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H50 Placement


john909

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Hello.

 

I just bought a T600 case and an H50 cooling system.After experimenting with positioning the radiator so as the hoses dont come in contact with the case on sides I came up with this (photo).

 

The radiator hoses are on the bottom and I am just worried if I am applying any kind of excessive pressure on the hoses and may risk them to break.

 

What is your opinion?

 

Thank you.

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I've never seen anyone position their h50 that way doesn't that hit ur side panel the way u installed the radiator? you should take that radiator and turn it clockwise or counter clockwise so the hoses are either at top or bottom (Horizontally so you dont see the serial number).
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Ok changed the position.I think it's good now (photo 1).

 

The problem is I get high temps on boot - In BIOS I get 51 C (122 F) which is high (photo 2).

 

I think I should be around 10 C degrees lower.Any ideas?

 

PS - Motherboard fan control (Asus Q-Fan) is disabled for everything (CPU fan, chassis fan).

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Now this is both relieving but confusing too.

 

In both Aida64 and HW monitor (Sandy Bridge support - check Photo) I get similar core temps around 35C which is what I expect.

 

but what is the 51C I get on the ASUS bios?

 

Any ideas are welcome.

tempz.thumb.jpg.e71f19064dffbd02a1467a53cf7410b2.jpg

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BIOS is not idle, it's anywhere from 40%-60% load. Thus, higher temps.

 

Sorry but what exactly is producing a 40 to 60% load on the CPU when in BIOS mode?

 

Anyway I am further testing and comparing to an i5-750 with H50 I have. I used Intel Burn test (using maximum stressing and five rounds).

 

Through HW monitor I recorded these:

 

i5 cores - min 35C and max 59C

i7 cores - min 30C and max 66C

 

CPUTIN remained 60C for i7 (unchanged) while it reached 60C (from 39C) for i5.That is a little confusing.

 

Another thing is that in AIDA64 while the CPU was reported as i7 2600k @ 3800 which is correct (under stress TURBO mode was emerging) the cores individually were shown as being at 3400 which is kinda confusing - shouldn't they all be at 3800?

 

I am asking this question because the CPU voltage never went over 1,19 and I am afraid of the system being throttling the CPU because of overheating - that is easy to test by disabling the feature inside the BIOS and that's what I intend to do and keep you posted.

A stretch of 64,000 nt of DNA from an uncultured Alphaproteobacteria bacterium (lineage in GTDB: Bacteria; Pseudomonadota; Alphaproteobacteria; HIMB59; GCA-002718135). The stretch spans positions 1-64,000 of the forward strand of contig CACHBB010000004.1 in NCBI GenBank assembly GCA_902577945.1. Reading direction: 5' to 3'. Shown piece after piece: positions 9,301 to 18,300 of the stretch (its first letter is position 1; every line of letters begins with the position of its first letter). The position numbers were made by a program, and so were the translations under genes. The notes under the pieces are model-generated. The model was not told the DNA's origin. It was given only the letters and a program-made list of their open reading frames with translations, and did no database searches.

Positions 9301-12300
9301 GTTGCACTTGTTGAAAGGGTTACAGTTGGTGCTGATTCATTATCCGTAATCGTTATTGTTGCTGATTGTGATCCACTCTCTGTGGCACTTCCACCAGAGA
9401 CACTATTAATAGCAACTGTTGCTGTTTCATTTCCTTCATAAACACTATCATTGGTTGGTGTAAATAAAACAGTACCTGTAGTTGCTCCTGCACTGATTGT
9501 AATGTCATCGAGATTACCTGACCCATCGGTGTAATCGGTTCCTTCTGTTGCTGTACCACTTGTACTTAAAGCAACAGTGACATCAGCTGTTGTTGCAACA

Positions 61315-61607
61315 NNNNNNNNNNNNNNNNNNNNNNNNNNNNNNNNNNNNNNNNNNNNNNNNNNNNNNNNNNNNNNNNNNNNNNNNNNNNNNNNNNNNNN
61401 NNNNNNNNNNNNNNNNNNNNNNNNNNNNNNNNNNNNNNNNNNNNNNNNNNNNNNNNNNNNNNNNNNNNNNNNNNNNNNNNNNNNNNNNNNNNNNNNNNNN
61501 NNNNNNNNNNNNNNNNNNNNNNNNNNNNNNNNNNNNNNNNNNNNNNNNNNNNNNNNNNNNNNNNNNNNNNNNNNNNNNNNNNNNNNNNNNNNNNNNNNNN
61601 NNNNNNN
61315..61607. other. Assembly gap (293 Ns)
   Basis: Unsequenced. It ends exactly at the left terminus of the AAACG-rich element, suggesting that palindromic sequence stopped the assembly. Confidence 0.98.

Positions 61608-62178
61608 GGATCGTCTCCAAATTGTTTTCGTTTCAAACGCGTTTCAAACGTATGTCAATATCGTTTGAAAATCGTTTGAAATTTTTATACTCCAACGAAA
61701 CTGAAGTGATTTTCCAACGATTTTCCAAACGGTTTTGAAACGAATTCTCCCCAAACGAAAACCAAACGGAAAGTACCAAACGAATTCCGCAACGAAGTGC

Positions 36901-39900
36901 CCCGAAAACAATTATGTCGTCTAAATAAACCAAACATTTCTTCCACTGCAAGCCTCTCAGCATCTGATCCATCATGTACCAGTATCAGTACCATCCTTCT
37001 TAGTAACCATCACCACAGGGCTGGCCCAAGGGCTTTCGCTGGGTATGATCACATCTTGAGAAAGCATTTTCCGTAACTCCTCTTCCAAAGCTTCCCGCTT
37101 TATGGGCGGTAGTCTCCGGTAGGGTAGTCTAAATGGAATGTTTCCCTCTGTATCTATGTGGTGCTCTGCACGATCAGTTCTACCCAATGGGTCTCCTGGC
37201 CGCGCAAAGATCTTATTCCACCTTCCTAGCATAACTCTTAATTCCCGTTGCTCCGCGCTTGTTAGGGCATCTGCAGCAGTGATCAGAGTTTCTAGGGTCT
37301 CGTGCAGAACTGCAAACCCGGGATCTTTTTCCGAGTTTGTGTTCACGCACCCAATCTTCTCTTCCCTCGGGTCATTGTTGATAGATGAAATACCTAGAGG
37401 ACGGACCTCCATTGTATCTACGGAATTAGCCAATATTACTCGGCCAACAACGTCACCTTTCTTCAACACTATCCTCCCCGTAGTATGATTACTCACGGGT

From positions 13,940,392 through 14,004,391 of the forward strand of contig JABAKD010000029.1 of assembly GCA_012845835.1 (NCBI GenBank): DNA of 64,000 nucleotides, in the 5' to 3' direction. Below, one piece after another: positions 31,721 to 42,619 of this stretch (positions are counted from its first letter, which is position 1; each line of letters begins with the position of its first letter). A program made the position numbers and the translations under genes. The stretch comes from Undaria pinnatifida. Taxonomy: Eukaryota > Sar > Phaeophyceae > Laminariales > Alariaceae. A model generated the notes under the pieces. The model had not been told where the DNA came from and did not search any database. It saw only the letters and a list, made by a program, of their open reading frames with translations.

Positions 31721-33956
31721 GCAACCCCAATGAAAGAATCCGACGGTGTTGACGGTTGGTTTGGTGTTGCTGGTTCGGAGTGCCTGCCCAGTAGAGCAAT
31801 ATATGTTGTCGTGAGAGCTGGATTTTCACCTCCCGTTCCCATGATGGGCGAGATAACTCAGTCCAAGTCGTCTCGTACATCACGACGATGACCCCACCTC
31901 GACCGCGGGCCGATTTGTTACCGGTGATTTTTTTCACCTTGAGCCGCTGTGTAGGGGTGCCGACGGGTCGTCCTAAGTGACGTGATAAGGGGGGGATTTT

Thanks.

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Turbo boost only activates when 1 or more cores are not active.

In other words if all of your cores are at 100% your turbo mode will not activate thus lower speed. Don't pay attention to bios cpu temp, just d/l programs like core temps or real temp to monitor your core temperatures. 66 max is not that bad on i7 although it can be lower but that can be heavily influenced by your room temperature. Your intake fans only takes the air surrounding your case and if ur room is hot it can only blow hotter air inside your case

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Youngd8 you are right.I repeated stress test got same results (around 66C max, case is open) and CPU was reported at 3511 MHz (CPU-Z).Forgot about TURBO mode rule, thanks for reminding.

 

Well ambient temp must be around 28C (estimate) so I think I am good at 35C on average per core, when on windows desktop.The fact I get similar numbers on the i5/H50 rig seems encouraging (i5 and i7 have same TDP).

 

The thing with core temp and real temp is that they are old and maybe dont support Z-68 sensors, but I will try.

 

I need to finish temp testing so that I proceed to O/C ::pirate:::cool:

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u may also want to try putting your radiator as an exhaust instead of intake to see if it makes any difference in temperature. This really depends on what case you have but my case actually got better result as setting it as an exhaust. by the looks of your video card it looks like your video card exhaust air out through the back of the case and setting the h50 as an intake will draw back the hot air blown by the gpu. It's all trial and error but it's 50/50 some say they get better temps as intake some say they get better results with exhaust. But make sure you put your top fan on high or medium if you wanna set up as an intake. Yes you get more fresh air to cool the radiator but you also put more hot air inside your case through ram, gpu, motherboard etc... you need that top fan to exhaust out the warm air efficiently setting it as an intake so none of those warm air stays inside your case.
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The corsair 600T case which I am using, has two 200mm fans, one on top and one on the front.Both put air inside.The fact that the radiator fan also pushes air inside, may be an issue because I won't be having an "exhaust fan" to pull hot air out.

 

In fact there was an exhaust fan, where the radiator was mounted.

 

This is an interesting point which haven't yet thought because I am still with an open case experimenting.:sunglasse

 

Either I am going with one fan on the radiator reversed as you described, or I am thinking of using the spare 120mm fan that was on the case in a "push and pull" design on the radiator.

 

How did Corsair missed that?:roll:

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